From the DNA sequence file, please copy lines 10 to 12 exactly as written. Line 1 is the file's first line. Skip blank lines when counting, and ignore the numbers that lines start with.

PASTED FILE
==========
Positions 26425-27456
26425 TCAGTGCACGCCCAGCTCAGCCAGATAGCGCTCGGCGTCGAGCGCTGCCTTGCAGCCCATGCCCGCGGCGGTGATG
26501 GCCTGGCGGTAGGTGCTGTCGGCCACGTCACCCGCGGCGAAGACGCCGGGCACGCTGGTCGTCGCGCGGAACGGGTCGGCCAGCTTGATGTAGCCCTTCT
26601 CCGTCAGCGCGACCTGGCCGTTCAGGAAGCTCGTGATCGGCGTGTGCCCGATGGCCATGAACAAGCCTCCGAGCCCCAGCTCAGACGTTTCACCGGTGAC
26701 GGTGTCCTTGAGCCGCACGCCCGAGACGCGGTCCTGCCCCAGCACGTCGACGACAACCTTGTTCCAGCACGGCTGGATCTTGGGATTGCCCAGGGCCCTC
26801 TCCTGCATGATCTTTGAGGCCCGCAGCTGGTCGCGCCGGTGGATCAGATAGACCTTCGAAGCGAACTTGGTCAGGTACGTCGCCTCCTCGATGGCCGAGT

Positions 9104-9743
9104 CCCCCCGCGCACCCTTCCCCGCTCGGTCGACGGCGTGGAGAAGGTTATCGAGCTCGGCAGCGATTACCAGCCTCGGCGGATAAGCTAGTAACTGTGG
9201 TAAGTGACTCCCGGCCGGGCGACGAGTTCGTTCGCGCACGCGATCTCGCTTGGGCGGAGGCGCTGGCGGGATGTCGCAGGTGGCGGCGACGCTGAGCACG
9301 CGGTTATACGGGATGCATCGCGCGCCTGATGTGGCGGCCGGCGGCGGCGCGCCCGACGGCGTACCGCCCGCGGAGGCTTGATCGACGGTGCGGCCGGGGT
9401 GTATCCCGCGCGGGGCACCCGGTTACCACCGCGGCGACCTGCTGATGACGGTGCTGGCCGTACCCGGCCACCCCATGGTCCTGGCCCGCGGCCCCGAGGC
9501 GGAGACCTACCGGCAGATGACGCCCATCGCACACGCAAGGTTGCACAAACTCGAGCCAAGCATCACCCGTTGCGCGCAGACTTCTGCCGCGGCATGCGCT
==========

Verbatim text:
9301 CGGTTATACGGGATGCATCGCGCGCCTGATGTGGCGGCCGGCGGCGGCGCGCCCGACGGCGTACCGCCCGCGGAGGCTTGATCGACGGTGCGGCCGGGGT
9401 GTATCCCGCGCGGGGCACCCGGTTACCACCGCGGCGACCTGCTGATGACGGTGCTGGCCGTACCCGGCCACCCCATGGTCCTGGCCCGCGGCCCCGAGGC
9501 GGAGACCTACCGGCAGATGACGCCCATCGCACACGCAAGGTTGCACAAACTCGAGCCAAGCATCACCCGTTGCGCGCAGACTTCTGCCGCGGCATGCGCT